As the darkness of evil and corruption continues to cast its shadow on the Catholic Church today, one group of priests belonging to an ancient religious order is determined to help counter it with healing light.
The Canons Regular of St. Augustine, who have the care of the parishes of St. Patrick and the Church of St. Rocco in the Diocese of Rockville Centre, recently distributed an inspiring letter to their parishes announcing a 25-day “communal penance.”
“As a response to the horrific revelations not only of the abuse of children, but also of seminarians and priests by priests, bishops and cardinals which have surfaced,” the letter begins, “we Canons have decided to undertake a communal penance of fasting and abstinence in reparation for these sins of others. From 4 September until the Anticipatory Mass of 29 September (the Feast of the Holy Archangels), we will take only water and a modest vegetarian diet.”
Sex abuse scandal in the Church: How parishes are responding
The letter, titled “An Act of Reparation,” invites parishioners to join “in this or any other act of reparation” in response to the evils perpetrated by priests and “the horror of the sinfulness of the bishops,” which “reveals unambiguously the reality of evil in our world and in our Church.”
The four Canons, who took over the care of the Long Island parishes in 2011, also included a three-page explanation of the reasons for and the meaning of reparation.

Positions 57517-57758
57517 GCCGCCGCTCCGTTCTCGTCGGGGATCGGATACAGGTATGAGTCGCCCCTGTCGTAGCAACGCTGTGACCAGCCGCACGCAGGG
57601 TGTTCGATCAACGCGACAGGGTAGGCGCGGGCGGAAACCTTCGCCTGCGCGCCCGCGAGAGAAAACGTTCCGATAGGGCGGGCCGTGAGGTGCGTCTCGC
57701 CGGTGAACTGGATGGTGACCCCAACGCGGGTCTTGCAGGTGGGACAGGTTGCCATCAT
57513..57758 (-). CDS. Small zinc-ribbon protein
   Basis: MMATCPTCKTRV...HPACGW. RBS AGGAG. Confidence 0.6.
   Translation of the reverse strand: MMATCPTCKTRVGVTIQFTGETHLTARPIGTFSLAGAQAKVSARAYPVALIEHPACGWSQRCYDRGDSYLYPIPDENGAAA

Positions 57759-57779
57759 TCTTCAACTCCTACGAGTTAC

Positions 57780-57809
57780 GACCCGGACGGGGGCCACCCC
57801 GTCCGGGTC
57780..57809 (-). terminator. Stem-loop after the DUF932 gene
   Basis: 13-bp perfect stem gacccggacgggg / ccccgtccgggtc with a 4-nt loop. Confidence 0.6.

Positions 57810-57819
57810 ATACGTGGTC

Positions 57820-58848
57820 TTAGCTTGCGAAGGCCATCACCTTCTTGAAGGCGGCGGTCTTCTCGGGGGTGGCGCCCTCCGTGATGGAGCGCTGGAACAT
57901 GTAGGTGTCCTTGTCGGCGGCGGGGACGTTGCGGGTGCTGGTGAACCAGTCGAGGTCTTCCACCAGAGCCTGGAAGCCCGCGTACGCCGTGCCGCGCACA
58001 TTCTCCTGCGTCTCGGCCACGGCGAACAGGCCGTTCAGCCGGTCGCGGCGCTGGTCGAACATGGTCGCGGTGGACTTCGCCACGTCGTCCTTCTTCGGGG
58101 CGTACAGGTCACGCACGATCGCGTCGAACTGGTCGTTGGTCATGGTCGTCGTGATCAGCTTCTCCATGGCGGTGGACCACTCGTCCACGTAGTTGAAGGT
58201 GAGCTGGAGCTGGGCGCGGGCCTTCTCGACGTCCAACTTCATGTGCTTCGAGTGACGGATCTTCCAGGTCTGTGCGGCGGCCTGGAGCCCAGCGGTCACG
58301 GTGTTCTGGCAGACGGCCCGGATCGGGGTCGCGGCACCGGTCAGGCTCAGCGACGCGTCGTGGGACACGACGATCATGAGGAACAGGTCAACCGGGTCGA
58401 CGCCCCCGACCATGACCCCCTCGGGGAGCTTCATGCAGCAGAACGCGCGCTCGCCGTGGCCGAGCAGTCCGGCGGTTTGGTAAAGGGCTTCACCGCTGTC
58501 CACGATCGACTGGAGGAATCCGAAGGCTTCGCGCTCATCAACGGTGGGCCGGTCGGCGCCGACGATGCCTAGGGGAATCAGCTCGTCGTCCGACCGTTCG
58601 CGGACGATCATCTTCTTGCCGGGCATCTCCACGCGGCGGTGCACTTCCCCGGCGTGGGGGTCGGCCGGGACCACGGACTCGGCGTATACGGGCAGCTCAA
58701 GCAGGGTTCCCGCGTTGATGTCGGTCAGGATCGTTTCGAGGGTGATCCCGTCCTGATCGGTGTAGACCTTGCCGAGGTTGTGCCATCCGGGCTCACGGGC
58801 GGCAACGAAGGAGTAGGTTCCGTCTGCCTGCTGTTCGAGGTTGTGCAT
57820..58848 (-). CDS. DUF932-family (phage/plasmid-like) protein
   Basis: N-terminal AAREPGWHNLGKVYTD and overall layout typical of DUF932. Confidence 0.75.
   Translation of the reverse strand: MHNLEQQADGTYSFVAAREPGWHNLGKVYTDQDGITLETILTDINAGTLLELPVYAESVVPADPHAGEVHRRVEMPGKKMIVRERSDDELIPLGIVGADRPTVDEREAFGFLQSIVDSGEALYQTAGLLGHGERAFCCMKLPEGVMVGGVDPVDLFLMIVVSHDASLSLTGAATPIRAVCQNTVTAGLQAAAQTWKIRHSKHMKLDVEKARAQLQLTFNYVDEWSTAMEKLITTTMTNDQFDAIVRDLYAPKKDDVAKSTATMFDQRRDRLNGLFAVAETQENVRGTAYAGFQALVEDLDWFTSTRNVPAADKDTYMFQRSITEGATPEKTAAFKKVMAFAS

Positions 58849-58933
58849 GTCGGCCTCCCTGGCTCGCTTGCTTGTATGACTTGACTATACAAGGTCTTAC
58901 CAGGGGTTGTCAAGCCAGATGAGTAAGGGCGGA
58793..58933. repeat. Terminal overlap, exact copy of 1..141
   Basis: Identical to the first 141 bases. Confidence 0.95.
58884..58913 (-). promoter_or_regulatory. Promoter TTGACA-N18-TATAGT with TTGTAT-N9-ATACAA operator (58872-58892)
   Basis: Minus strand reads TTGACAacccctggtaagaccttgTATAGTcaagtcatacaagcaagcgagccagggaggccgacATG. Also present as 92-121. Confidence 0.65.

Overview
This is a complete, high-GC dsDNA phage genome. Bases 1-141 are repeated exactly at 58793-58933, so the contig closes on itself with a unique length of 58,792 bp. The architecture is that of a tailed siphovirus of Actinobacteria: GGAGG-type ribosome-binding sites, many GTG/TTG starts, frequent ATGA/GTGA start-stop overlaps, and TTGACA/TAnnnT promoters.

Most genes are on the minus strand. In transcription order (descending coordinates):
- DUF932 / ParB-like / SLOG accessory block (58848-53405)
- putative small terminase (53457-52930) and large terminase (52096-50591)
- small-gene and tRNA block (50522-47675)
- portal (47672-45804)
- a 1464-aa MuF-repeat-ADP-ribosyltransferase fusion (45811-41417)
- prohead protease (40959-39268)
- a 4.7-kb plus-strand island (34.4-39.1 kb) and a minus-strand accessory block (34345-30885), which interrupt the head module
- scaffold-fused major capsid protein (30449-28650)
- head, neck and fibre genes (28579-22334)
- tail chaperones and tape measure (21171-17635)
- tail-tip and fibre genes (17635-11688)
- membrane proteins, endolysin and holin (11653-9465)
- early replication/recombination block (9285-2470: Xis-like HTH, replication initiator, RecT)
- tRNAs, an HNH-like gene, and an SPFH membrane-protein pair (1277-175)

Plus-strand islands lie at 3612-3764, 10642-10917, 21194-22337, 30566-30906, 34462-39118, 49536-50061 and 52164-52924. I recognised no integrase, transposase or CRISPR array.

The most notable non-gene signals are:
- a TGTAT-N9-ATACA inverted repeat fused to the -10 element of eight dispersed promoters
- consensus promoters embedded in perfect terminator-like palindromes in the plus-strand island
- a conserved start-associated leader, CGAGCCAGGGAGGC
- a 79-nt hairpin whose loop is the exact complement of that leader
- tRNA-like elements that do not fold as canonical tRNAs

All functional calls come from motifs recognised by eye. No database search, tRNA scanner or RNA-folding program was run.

After a rallying cry to “speak truthfully” about the Church’s sexual teachings and a biblical excursus into the fall of King David in the 11th and 12th chapters of 2 Samuel, the letter explores the importance of penance in combating evil:
By voluntarily offering acts of penance—our spiritual worship in union with Christ—we are empowered to fight our powerlessness by our decision to do something, no matter how small it may seem by comparison to the evil we are fighting. How small was Frodo compared to mighty Sauron! How small is the mustard seed that grows into the tree where birds nest and give life (Mt. 13:31-32)! Shall we not have faith of a mustard seed that can move mountains (Mt. 17:20)? Yes, little acts of self-denial do not make up for the evil wrought and pain endured, but they restore and heal through trust that the good God “will wipe every tear from their eyes, and there shall be no more death or mourning, wailing or pain, [for] the old order has passed away (Rv. 21:4).” The old order must pass away, and we can help!…With the help of the Archangels, we will carry out this reparation. Freely renouncing the pleasure of good food and drink, we live on God’s strength (St. Gabriel, “power of God”), to more and more reveal our image and likeness to God (St. Michael, “who is like God?”) so that this reparation will bring God’s healing (St. Raphael, “the remedy of God”) to the suffering Mystical Body of Christ—to all the victims of the abuse of the clergy in specific cases as well as the general harm inflicted upon the whole Church.
What is reparation? And why is it my best response to evil?
Shortly after the conclusion of the penance, the parishes are launching a previously planned commemoration of their Adoration Chapel’s 20th anniversary, which includes a 40 Hours devotion of thanksgiving, a rededication of the Chapel, and the communal effort to return to 24-7 Perpetual Adoration.
40 Hours Devotion: Spending personal time with the Lord